WASHINGTON, May 23, 2017 /PRNewswire/ -- The Alternative & Direct Investment Securities Association (ADISA), the nation's largest trade association representing the non-traded alternative investment space, issued the following comment today in response to Secretary of Labor Alexander Acosta's op-ed in the Wall Street Journal, where Acosta confirmed that the DOL's fiduciary rule will become applicable June 9, 2017, with full implementation on January 1, 2018.
According to Secretary Acosta, there is no legal basis to further delay the rule. "We have carefully considered the record in this case, and the requirements of the Administrative Procedure Act, and have found no principled legal basis to change the June 9 date while we seek public input," Secretary Acosta wrote in a Wall Street Journal op-ed (which appeared in the May 23, 2017, print edition). "Respect for the rule of law leads us to the conclusion that this date cannot be postponed." At the same time, Secretary Acosta reiterated the Department's commitment to a full and on-going review of the rule and its likely impact on retirement savers, and appealed to the SEC to help lead efforts to establish a workable legal standard for financial professionals who serve this critical constituency.
"ADISA acknowledges the statements made by Labor Department Secretary Acosta," said ADISA President John Grady, DLA Piper. "While our members are disappointed that the Department has not yet completed its review of the Department's fiduciary rule and accompanying exemptions as directed by the Trump administration, we all recognize the need for the Department (as well as all government departments and agencies) to comply fully with the Administrative Procedure Act in considering changes to any current rule or regulation."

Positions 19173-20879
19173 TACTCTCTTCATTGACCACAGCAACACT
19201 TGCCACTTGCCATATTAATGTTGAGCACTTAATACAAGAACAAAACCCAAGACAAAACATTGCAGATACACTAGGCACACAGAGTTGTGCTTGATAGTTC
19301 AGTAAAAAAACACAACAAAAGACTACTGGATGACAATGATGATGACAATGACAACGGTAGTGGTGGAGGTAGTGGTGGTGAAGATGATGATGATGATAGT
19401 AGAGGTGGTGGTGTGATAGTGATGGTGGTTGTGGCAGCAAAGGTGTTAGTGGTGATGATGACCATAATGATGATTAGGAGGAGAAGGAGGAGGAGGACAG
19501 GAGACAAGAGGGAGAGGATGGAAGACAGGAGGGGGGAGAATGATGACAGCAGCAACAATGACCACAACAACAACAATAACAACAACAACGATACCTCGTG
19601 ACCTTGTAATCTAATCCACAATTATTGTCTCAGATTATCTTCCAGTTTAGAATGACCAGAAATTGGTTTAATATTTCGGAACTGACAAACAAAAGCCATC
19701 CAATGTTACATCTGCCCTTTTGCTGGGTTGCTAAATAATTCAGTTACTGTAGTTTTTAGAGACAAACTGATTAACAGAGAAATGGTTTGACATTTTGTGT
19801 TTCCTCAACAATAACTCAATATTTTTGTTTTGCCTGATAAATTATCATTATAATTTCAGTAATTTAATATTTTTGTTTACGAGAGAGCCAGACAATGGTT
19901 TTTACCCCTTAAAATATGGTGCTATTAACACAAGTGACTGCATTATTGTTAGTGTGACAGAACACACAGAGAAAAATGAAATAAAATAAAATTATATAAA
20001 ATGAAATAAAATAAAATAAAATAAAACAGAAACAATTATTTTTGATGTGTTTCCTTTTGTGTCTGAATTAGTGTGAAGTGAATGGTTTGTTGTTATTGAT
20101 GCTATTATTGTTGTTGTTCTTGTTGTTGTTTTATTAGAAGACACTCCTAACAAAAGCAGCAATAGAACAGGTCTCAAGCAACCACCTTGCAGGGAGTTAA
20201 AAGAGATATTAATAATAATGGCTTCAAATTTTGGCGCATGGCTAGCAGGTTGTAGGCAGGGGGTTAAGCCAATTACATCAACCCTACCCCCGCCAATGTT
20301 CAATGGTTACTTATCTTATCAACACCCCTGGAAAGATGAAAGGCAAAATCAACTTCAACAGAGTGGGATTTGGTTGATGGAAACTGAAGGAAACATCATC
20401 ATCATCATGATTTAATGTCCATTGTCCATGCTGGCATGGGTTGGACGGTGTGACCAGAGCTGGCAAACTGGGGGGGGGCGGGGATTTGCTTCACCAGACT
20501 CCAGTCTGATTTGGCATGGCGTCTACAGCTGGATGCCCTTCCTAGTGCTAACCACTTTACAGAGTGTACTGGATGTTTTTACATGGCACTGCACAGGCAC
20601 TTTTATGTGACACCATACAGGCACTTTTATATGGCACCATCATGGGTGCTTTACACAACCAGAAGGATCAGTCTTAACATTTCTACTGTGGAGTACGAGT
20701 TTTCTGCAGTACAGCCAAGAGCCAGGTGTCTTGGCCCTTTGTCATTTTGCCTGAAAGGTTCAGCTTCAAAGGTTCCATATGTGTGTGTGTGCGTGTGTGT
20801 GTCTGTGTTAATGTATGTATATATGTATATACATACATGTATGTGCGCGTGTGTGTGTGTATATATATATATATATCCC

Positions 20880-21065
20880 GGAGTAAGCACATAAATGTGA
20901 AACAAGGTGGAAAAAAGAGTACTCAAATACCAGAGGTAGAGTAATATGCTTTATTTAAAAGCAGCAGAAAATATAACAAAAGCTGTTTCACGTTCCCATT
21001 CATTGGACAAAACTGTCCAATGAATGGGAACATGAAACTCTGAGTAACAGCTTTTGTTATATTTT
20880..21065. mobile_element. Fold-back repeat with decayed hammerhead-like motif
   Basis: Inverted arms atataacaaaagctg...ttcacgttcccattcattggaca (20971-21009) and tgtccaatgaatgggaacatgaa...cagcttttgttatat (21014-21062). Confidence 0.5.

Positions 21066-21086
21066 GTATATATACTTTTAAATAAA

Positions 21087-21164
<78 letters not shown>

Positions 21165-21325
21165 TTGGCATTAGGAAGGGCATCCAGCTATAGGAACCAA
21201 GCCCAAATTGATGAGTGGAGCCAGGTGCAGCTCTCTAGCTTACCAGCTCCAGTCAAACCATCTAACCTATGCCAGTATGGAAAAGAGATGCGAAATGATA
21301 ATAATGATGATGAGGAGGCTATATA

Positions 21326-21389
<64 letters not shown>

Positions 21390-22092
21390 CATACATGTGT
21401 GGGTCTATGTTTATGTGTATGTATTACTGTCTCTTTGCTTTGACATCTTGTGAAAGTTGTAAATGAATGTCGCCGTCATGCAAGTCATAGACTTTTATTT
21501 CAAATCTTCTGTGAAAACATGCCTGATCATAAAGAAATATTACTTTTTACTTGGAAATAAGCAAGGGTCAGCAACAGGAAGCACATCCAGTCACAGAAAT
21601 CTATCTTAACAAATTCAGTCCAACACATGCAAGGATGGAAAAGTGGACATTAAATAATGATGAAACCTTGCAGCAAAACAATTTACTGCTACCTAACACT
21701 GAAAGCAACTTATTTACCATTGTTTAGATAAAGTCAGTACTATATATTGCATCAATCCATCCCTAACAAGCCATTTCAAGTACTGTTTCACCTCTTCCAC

ADISA has advocated for additional delay of the rule to ensure that the Department and the industries impacted by the rule have an appropriate period of time to review it in accordance with President Trump's executive order. We believe that the fiduciary rule, as currently written, may well harm the very people it is intended to protect – particularly those retirement savers of modest means who may find themselves unable to afford professional investment advice. In our view, the rule was not founded on adequate research into the effects of so-called "conflicted advice," and we continue to believe that the rulemaking process and retirement savers generally would benefit greatly from a new and close review of the purported economic harm caused by such advice and the likely harm that the new rule will visit upon such savers who might lose access to financial advice under the new rule.
Earlier this year, the Department issued a field assistance bulletin that described the Department's temporary enforcement policy related to the fiduciary rule, whereby the Department will not pursue claims against fiduciaries who are working diligently and in good faith to comply with the fiduciary duty rule and exemptions, or treat those fiduciaries as being in violation of the fiduciary duty rule and exemptions.